Courtrooms can be uncomfortable places.
There is a very defined line between opposing parties, each having arrived with a singular goal.
Prove the other guy wrong.
So, when two organizations who often go head-to-head in courtrooms across the country come together on the same side of an issue, it’s worth paying attention.
One such issue is before the Supreme Court in its upcoming term.
When Chike Uzuegbunam was a student at Georgia Gwinnett College, officials told him he was not allowed to share the Gospel with fellow students unless he reserved one of two miniscule “speech zones.” Even after doing so, campus officials ordered Chike to stop speaking yet again.
After ADF filed a lawsuit on Chike’s behalf, the college changed its policy in an effort to undermine his case. But it claimed it should be free from any consequences for violating Chike’s constitutional rights.
It gets better.
Two lower courts—a federal district court in Georgia and the U.S. Court of Appeals for the 11th Circuit—let the college get away with it. Each said the case was moot because Georgia Gwinnett College changed its policies. They gave the officials a free pass and sent a clear message: it simply did not matter how they had mistreated Chike.
The injustice hasn’t gone unnoticed. Many civil-rights organizations are tired of seeing unconstitutional policies like Georgia Gwinnett’s sneak in and sneak out without anyone being held responsible—including organizations that often find themselves planted firmly between ADF and the goals we hope to achieve.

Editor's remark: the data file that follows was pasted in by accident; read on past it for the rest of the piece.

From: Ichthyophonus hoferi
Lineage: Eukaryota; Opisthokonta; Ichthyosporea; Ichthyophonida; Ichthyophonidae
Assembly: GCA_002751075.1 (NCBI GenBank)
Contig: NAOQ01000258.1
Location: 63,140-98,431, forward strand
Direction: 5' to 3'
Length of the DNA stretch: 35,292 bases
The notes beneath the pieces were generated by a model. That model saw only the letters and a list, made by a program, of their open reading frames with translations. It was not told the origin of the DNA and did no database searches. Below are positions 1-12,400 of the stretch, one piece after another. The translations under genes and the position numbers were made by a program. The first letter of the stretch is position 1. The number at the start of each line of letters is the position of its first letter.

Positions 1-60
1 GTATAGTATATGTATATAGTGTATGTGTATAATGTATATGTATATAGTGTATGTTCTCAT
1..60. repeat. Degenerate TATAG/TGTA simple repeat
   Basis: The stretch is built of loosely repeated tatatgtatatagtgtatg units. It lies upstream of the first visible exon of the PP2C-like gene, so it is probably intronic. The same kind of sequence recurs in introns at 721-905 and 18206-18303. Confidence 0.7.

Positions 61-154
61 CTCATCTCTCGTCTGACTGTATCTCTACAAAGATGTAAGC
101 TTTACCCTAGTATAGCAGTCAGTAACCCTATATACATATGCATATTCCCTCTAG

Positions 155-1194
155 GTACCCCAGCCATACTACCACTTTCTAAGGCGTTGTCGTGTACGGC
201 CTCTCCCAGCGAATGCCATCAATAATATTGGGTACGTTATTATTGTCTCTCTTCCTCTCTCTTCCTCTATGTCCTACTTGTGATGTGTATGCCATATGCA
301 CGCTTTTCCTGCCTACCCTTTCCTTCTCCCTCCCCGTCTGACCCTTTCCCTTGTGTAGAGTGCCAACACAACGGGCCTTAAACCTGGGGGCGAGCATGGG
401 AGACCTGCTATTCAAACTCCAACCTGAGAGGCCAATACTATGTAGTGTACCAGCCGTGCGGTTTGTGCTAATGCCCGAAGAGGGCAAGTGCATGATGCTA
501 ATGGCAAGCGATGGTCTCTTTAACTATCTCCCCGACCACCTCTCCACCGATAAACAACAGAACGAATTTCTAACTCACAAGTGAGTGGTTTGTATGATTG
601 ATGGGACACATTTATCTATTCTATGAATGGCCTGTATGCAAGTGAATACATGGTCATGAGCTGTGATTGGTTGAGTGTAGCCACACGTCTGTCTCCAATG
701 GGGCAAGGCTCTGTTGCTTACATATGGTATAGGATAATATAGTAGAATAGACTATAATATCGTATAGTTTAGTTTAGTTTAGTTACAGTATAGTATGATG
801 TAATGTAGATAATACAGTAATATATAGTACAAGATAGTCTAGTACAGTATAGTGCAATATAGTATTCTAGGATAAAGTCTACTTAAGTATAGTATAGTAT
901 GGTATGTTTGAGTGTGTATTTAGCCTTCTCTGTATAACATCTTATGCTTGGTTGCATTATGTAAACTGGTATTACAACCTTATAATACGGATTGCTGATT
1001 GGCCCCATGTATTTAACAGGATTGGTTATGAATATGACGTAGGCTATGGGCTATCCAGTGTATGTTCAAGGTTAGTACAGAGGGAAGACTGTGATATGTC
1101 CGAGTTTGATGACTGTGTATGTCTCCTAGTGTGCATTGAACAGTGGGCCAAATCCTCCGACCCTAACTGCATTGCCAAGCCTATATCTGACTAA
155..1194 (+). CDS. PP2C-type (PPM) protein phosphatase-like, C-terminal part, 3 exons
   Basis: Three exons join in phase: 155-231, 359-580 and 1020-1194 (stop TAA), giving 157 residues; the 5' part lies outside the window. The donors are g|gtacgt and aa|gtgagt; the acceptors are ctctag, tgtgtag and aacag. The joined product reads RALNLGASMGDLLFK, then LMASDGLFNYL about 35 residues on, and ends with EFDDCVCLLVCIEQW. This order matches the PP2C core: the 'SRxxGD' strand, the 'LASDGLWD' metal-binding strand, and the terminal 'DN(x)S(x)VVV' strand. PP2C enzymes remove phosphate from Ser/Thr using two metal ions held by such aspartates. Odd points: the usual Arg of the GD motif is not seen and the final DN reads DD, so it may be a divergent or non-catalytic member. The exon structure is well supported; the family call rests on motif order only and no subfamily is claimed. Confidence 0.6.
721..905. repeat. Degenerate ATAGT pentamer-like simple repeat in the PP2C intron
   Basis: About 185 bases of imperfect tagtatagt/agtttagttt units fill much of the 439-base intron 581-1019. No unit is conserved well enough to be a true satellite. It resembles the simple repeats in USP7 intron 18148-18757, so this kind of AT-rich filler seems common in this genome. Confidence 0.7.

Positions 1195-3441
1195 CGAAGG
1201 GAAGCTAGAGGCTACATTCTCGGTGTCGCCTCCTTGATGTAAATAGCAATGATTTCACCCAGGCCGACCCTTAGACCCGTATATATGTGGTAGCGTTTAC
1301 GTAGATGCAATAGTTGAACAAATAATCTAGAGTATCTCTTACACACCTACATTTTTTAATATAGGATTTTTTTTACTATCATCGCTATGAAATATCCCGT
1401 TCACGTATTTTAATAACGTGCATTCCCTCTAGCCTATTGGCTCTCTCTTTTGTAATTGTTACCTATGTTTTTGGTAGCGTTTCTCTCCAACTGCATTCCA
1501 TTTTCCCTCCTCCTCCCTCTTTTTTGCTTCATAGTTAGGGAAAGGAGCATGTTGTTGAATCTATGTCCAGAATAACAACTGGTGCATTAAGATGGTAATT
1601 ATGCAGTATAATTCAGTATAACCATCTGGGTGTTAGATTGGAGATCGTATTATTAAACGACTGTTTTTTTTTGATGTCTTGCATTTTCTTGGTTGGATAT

The ACLU, perhaps most famously.
Joined by the Americans for Prosperity Foundation, the Institute for Justice, and Americans United for Separation of Church and State (another organization often opposed to ADF in the courtroom), the ACLU has submitted a 29-page brief explaining why it supports Chike. The ACLU’s “friend of the court,” or amicus brief, focuses heavily on Chike's right to claim nominal damages—a small money award that legally recognizes a student’s rights were violated.
“[A]n award of damages, ‘whether compensatory or nominal,’ alters the legal relationship between the parties and ‘modifies the defendant’s behavior for the plaintiff’s benefit by forcing the defendant to pay an amount of money he otherwise would not pay.’”
To be clear: Chike is not looking for a payday. Nominal damages generally amounts to $1. But that $1 is a tangible representation of the fact that his rights were violated, and a reminder to Georgia Gwinnett that doing so again will find them in violation of precedent.
“In sum, civil-rights plaintiffs in myriad constitutional contexts, and of all political persuasions and beliefs, share one common thread: they have suffered real harms that transcend easy price tags. Nominal damages are often the only avenue available to remedy that wrong... The Eleventh Circuit’s outlier rule would upset the longstanding role that nominal damages have played in providing concrete redress for past constitutional injuries, and would enable governmental actors to evade accountability for their unconstitutional policies.”
The tone is set quickly as the AHA asks: “Should this Court obliterate a remedy essential to enforcing the constitutional rights most vital to our democracy?”
That is what’s at stake in Chike’s case.
“Courts should hold government officials accountable when they violate First Amendment freedoms. The government is supposed to protect those freedoms, not take them away,” said ADF General Counsel Kristen Waggoner.
In its amicus brief, the AHA continues...
“Now is not the time to embolden the government to experiment on our liberties. Now is not the time to tell citizens their First Amendment rights do not matter. Now is the time to instill confidence in an anxious America and celebrate a constitutional heritage strong enough to unite the likes of the AHA and ADF.”
Couldn’t have said it better ourselves.
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